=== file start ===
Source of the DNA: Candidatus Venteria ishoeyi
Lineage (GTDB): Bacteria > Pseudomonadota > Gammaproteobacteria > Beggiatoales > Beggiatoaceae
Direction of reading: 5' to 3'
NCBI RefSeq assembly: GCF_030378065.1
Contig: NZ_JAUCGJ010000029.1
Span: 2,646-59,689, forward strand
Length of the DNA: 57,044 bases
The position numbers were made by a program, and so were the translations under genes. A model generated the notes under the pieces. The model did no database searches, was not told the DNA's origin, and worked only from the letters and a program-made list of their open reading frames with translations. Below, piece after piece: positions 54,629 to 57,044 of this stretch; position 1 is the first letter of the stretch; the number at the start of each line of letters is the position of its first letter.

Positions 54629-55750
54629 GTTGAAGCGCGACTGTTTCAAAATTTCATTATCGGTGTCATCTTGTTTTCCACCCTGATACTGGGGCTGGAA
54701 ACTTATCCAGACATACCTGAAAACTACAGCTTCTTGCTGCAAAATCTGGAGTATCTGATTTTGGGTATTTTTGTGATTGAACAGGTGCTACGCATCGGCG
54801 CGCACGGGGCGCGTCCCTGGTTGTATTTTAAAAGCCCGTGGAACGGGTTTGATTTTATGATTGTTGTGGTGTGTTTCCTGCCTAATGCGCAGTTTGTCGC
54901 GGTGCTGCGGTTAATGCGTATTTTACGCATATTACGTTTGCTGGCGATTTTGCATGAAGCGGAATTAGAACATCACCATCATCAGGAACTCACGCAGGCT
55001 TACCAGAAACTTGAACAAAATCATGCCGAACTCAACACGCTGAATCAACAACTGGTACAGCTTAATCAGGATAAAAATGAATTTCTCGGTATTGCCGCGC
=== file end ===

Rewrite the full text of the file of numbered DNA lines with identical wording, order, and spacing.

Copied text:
Source of the DNA: Candidatus Venteria ishoeyi
Lineage (GTDB): Bacteria > Pseudomonadota > Gammaproteobacteria > Beggiatoales > Beggiatoaceae
Direction of reading: 5' to 3'
NCBI RefSeq assembly: GCF_030378065.1
Contig: NZ_JAUCGJ010000029.1
Span: 2,646-59,689, forward strand
Length of the DNA: 57,044 bases
The position numbers were made by a program, and so were the translations under genes. A model generated the notes under the pieces. The model did no database searches, was not told the DNA's origin, and worked only from the letters and a program-made list of their open reading frames with translations. Below, piece after piece: positions 54,629 to 57,044 of this stretch; position 1 is the first letter of the stretch; the number at the start of each line of letters is the position of its first letter.

Positions 54629-55750
54629 GTTGAAGCGCGACTGTTTCAAAATTTCATTATCGGTGTCATCTTGTTTTCCACCCTGATACTGGGGCTGGAA
54701 ACTTATCCAGACATACCTGAAAACTACAGCTTCTTGCTGCAAAATCTGGAGTATCTGATTTTGGGTATTTTTGTGATTGAACAGGTGCTACGCATCGGCG
54801 CGCACGGGGCGCGTCCCTGGTTGTATTTTAAAAGCCCGTGGAACGGGTTTGATTTTATGATTGTTGTGGTGTGTTTCCTGCCTAATGCGCAGTTTGTCGC
54901 GGTGCTGCGGTTAATGCGTATTTTACGCATATTACGTTTGCTGGCGATTTTGCATGAAGCGGAATTAGAACATCACCATCATCAGGAACTCACGCAGGCT
55001 TACCAGAAACTTGAACAAAATCATGCCGAACTCAACACGCTGAATCAACAACTGGTACAGCTTAATCAGGATAAAAATGAATTTCTCGGTATTGCCGCGC